# Tag Info

19

In various Super Mario games, it's called a pit, abyss or bottomless pit. Bottomless Pit is also a TV trope.

8

The problem you are facing is that you can't simply "tint" the whole image, the appearance you see is more than just a base color. For one you have fine gradients from one one material to the other, but more importantly you also have reflections,highlights and shadows, which are not influenced by the base color. (Those are basically added on top of it.) So ...

6

I'll answer with a story about me. Projector sheets You know those ancient projectors that come with transparent sheets? When I was in primary school, I discovered you could draw a character's torso on one transparent sheet... ... and then take out another sheet, lay it on top of that, and draw arm with a gun on it ... ... and then rotate the top ...

4

For a 2D grid, like in the image you posted. While probably not the most efficient in terms of speed and memory usage, I find that a brute force approach could still be useful, since it's easy to get it started. Especially if this is not to be used in places with time or memory constraints. //Get some random cells for countries to start extending from. for ...

4

Here is the general algorithm that could be used to achieve a similar result: Let N be the number of countries you wish to have Randomly pick N^2 points on the 2D plain. Create the Voronoi diagram to split the plain into N^2 cells. Use Union Find between 2 random neighboring cells (that are on disjoint sets) N*(N-1) times Use the newly created trees of ...

4

Several things you could try : Subdivide your main ship bounding box into smaller bounding boxes . You can keep the main bounding box as it is now, then if collision is detected, perform additional tests using custom boxes (see picture). You can probably use Rect class and Intersect() method to implement this. While not being perfect it will still be a ...

4

First, while MMOs usually have a lot of players online at any one time, these players usually concentrate on key-areas. There are usually large parts of the world where no players are present most of the time. That means you can still use chunks and not keep those in memory which have no players near them. When you have some NPCs which need to perform some ...

3

you can do the simple scaling trick. yea too lazy to explain, just look at the image and ask if you don't understand In this example I just scaled by a factor of 2. Higher values give longer shadows.

3

Calculating the trajectory of a projectile can be done in two ways: analytically and numerically. Analytical calculation is where you integrate position with respect to time and get equations such as x = x_0 + vt + ½at^2. You can use these equations to solve for time of impact, distance traveled, maximum height, etc. or just find the displacement at any ...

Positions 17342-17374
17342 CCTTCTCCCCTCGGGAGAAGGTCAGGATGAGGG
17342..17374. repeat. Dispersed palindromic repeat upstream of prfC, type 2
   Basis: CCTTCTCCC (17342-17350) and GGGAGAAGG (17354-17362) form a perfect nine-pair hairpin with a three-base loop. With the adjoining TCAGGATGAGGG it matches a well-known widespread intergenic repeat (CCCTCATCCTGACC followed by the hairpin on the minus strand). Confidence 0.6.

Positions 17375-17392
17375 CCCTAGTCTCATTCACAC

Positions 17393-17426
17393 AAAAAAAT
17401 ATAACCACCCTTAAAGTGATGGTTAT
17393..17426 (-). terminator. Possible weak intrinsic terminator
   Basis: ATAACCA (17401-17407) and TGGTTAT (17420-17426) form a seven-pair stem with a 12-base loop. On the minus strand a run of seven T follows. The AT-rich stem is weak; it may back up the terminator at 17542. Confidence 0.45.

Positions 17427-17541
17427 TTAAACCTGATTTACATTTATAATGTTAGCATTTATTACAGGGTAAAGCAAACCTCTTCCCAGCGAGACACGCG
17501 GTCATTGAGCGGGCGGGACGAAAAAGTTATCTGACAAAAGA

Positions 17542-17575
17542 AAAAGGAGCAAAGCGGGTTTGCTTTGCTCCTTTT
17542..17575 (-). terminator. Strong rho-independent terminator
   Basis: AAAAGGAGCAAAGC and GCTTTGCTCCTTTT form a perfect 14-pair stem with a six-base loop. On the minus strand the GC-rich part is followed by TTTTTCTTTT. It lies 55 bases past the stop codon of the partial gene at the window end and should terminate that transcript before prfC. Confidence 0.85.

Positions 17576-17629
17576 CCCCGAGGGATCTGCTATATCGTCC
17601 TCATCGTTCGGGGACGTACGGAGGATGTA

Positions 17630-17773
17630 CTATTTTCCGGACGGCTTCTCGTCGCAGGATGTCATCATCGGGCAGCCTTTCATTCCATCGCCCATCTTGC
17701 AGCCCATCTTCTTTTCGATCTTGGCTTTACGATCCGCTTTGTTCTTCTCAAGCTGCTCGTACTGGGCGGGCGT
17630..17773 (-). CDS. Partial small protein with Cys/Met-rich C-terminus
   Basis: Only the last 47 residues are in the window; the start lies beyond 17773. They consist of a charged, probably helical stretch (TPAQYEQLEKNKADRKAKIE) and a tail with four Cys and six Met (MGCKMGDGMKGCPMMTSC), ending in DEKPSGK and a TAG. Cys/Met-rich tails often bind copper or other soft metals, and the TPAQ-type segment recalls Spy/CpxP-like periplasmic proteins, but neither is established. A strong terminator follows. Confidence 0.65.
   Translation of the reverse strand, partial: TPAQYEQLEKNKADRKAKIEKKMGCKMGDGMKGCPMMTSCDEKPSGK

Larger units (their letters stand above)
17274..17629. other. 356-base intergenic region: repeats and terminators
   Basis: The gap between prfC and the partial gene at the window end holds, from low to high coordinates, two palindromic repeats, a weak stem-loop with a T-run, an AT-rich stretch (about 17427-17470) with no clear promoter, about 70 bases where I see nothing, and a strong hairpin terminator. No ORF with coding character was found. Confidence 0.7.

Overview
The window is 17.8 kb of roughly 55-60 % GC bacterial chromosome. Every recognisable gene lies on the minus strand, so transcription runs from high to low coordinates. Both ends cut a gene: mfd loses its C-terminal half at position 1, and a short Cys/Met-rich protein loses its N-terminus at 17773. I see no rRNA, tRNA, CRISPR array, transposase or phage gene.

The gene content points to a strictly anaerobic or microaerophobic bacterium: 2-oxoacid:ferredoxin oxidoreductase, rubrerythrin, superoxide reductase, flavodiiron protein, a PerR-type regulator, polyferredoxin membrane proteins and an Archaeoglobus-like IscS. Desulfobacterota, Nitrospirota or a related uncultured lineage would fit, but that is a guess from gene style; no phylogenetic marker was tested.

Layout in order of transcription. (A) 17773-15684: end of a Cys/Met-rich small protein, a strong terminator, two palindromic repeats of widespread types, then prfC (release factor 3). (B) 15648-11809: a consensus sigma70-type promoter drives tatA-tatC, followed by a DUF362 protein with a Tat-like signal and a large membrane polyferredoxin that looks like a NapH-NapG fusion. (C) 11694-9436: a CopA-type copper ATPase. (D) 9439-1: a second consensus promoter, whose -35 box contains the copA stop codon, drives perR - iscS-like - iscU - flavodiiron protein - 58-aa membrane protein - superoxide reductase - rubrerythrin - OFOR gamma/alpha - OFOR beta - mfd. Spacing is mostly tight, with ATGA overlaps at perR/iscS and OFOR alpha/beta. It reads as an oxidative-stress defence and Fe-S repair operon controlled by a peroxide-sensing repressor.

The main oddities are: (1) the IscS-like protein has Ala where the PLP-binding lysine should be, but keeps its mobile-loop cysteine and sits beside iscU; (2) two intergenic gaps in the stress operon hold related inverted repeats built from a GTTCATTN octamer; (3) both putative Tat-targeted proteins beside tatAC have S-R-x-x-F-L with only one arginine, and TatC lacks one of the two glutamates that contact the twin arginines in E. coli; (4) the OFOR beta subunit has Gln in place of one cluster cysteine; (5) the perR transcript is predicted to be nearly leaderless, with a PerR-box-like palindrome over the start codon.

3

As you state, the best choice is to approximate, in this case using a numerical scheme. Divide time into large timesteps (say 100-300ms), and use the parabolic approximation for each timestep. The forces are the same throughout except air resistance. The parabolic path is basically for constant acceleration, but with air resistance the acceleration changes ...

3

Yay! I did it! I'm using simple simulation that takes the first position to cross the horizontal axis of the target point - from there, I take the previous simulated position and make a segment. Now I check whether the target point is below this segment. If it is - we can jump there. It's a player-controlled character on the gif. Pink is the predicted ...

3

I would personally recommend using mask textures to achieve what you want. This will ensure that your main RGB24 texture will keep its original colour quality without sacrificing any precision. It will also give you plenty of artistic freedom to blend your main texture with your colour mask. Each mask can be viewed as a grayscale texture that will linearly ...

3

I think you are stuck on trying to implement utterly dissimilar powerups using a unified system. That seems like a mistake, and it might become obvious if you thought about the idea of multiple balls outside the context of a power-up: multiple balls are simply more instances of a Ball object. Handling multiple balls in code would not require a ...

3

I dont know if you have seen this but i found this very usefull http://forum.unity3d.com/threads/212172-Animator-state-machine-for-top-down-2d-games-with-non-rotational-sprite-animation From a Unity dev: One way to go about this is to have 2D blendtree for each movement (example: idle, walk, run, ...) The unity dev explains further: Even though ...

2

you can use color palettes and let the player edit the palette. If you use shaders, you can use 1D textures as palettes and the original gray value as index. To convert a true color image into an image with 255 colors, you can take all your pixel color values and group them in the 3d color space to 255 clusters with the k-means algorithm. Or use generic ...

2